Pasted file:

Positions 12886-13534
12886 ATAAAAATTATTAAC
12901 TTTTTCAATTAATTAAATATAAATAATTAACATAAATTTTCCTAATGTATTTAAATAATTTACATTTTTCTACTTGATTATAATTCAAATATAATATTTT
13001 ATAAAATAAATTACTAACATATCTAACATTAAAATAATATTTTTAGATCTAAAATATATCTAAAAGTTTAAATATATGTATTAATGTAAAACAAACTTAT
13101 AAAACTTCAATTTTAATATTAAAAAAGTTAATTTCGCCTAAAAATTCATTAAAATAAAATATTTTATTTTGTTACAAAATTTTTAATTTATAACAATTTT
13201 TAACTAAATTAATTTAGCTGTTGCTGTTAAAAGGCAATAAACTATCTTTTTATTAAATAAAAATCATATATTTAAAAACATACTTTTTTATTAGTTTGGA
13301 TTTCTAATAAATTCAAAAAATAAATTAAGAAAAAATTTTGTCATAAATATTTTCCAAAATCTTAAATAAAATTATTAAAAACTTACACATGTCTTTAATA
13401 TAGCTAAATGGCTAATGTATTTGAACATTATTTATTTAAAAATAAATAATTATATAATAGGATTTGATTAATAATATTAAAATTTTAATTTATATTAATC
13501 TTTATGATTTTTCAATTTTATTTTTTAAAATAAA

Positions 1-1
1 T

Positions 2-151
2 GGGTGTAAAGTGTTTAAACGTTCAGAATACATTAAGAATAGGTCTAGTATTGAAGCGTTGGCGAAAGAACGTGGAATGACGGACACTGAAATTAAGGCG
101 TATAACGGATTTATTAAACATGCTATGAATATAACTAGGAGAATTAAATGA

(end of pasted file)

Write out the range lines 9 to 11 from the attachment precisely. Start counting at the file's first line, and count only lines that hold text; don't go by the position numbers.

13501 TTTATGATTTTTCAATTTTATTTTTTAAAATAAA

Positions 1-1
1 T